Models, Models, and More Models

Several media outlets have been writing about the demise of modern portfolio theory and that models used in the past need to be reevaluated in light of the current financial markets.

We agree.  The old models need to be reexamined and then discarded.  Financial models work well until they don’t work anymore.  The reason that they stop working is that they are simply models.  They are not theories, like the theory of gravity or the theory of relativity.  They are models based on fitting past data into a regression equation.  The regression equation is suppose to give everyone an elegant equation upon which to determine asset allocations, among other things.

The problem is that these equations are based not on financial laws but simply past data. Relying on past data to predict future performance is frightening!  The world has changed over the past decade and will continue to change.

If you are a Baby Boomer, I strongly suggest you reconsider using models to determine your financial plan and read my book, Bifurcated Retirement: A New Approach for Today’s Baby Boomers. We don’t rely on models.  We rely on better ways to secure your financial retirement.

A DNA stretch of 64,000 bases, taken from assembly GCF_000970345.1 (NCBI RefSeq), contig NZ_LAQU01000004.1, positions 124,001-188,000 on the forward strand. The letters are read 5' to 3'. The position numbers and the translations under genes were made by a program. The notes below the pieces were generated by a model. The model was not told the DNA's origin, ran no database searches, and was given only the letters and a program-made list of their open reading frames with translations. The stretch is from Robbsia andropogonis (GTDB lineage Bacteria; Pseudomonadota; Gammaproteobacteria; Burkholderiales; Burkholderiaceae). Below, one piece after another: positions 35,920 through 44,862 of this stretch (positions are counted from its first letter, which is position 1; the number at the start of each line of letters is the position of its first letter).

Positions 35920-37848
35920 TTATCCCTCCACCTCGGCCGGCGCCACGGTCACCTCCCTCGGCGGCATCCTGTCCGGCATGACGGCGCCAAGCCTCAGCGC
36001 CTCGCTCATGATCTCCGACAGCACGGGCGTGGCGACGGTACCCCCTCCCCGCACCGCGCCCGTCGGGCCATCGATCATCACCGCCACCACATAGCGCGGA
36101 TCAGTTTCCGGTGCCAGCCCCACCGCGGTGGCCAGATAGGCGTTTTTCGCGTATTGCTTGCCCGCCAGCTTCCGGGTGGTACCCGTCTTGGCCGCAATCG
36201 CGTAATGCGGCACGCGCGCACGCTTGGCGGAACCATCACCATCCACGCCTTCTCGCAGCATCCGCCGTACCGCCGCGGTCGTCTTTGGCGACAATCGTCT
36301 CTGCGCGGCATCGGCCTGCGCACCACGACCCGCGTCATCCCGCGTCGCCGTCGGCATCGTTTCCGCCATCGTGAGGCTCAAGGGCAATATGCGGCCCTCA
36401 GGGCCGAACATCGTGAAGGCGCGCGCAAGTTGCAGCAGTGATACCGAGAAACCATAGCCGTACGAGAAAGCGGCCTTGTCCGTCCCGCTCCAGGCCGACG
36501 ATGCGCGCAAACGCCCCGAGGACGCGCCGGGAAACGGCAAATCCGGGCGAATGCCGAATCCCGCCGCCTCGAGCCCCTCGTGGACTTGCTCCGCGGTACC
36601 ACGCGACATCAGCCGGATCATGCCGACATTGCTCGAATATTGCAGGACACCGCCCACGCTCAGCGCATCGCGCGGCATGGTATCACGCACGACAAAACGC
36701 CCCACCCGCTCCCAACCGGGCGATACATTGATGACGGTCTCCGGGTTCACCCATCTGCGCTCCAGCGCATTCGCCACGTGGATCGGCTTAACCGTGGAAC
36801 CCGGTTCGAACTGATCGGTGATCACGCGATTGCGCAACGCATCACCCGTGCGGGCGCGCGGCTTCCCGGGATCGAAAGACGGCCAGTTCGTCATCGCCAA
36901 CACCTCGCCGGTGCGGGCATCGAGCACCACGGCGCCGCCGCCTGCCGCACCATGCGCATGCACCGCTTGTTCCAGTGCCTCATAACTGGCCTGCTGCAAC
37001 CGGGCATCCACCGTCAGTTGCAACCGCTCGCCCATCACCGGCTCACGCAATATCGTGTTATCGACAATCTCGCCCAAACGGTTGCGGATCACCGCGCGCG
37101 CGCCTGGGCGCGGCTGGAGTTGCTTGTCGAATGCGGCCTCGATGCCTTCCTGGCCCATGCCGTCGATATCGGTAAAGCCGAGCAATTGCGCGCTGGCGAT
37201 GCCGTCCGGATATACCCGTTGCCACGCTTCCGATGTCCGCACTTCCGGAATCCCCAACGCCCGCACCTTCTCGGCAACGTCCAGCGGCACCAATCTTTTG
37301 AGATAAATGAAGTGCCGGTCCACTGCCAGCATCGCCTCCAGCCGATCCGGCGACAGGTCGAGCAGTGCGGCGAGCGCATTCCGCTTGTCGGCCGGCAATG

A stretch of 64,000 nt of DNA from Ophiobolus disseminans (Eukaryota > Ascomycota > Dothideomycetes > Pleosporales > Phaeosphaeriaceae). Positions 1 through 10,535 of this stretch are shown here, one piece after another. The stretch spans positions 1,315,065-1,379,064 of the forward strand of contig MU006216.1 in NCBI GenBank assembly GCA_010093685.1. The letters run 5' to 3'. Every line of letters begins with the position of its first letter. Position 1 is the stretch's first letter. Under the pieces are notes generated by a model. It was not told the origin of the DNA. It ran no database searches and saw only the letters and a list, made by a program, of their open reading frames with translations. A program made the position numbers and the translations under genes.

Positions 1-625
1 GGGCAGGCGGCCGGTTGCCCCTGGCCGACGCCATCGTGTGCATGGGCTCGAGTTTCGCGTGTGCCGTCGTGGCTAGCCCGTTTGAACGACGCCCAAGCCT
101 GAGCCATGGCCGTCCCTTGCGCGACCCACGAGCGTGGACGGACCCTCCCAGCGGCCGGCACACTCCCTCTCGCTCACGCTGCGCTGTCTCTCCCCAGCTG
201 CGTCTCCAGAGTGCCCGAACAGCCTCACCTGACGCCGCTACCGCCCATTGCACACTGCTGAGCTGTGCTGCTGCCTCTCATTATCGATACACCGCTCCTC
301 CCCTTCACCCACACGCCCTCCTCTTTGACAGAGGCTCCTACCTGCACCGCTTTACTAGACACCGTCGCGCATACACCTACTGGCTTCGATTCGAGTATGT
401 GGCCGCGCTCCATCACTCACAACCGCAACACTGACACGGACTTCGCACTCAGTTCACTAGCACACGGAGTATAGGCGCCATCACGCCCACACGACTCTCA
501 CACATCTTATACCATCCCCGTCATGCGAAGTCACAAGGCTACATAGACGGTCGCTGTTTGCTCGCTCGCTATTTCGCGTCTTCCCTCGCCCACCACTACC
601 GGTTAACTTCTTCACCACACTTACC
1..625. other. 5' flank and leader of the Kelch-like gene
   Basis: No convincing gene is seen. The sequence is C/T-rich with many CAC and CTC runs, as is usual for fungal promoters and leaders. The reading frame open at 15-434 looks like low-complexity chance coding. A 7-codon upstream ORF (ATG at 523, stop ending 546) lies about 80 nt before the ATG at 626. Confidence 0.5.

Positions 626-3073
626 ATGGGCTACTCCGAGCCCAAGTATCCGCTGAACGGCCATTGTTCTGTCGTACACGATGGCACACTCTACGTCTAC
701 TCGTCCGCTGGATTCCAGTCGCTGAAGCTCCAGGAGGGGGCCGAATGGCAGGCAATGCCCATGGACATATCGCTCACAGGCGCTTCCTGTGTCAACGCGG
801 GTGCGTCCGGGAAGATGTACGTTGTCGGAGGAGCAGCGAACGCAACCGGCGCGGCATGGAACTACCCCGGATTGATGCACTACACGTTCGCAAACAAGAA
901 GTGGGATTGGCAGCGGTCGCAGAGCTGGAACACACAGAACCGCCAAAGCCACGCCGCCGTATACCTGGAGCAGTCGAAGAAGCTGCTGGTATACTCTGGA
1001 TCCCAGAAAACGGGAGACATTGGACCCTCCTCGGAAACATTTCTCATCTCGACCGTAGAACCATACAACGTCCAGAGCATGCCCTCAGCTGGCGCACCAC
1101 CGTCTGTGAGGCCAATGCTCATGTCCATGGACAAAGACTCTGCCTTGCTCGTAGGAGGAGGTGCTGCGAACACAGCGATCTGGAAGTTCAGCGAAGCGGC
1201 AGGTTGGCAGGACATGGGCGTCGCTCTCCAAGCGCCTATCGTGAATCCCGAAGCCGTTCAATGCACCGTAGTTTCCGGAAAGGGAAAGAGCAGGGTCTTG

The book can be found at

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Know Your 401(k)

Below is a link to a recent Wall Street Journal article regarding your 401(k).  The article mentions four common mistakes.

Two of the four mistakes to avoid are excessive fees and a lack of proper allocation. These are the two most important aspects of retirement.  Stay with ETFs and their low fees rather than invest in mutual funds.  Extensive research has shown that, without question, mutual funds cannot outperform the market on a long-term basis: and you are investing on a long-term basis.  As such, the extra fees are not worth it.

Secondly, asset allocation.  This is the gorilla in the room.  A retirement plan must be properly allocated.  There are plenty of retirement planning software programs to help you determine your personal allocation.  It is best to DIY and understand the whole process, and then visit an advisor, if necessary.

Click Here

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Equity Defense + Inflation

Below is a recent article from the Wall Street Journal regarding some ideas about protection from declining stock prices and rising inflation.

The article mentions a lot of many methods to protect one’s assets: high yield bonds, variable rate bonds, dividend paying stocks, commodities, etc.  The article mentions diversification.

We agree that diversification is important.  However, the article does not even mention TIPS, which provide protection against rising inflation.

The article also mentions owning preferred stocks or international bonds.  The concern not mentioned is that these instruments decline in value as interest rates rise.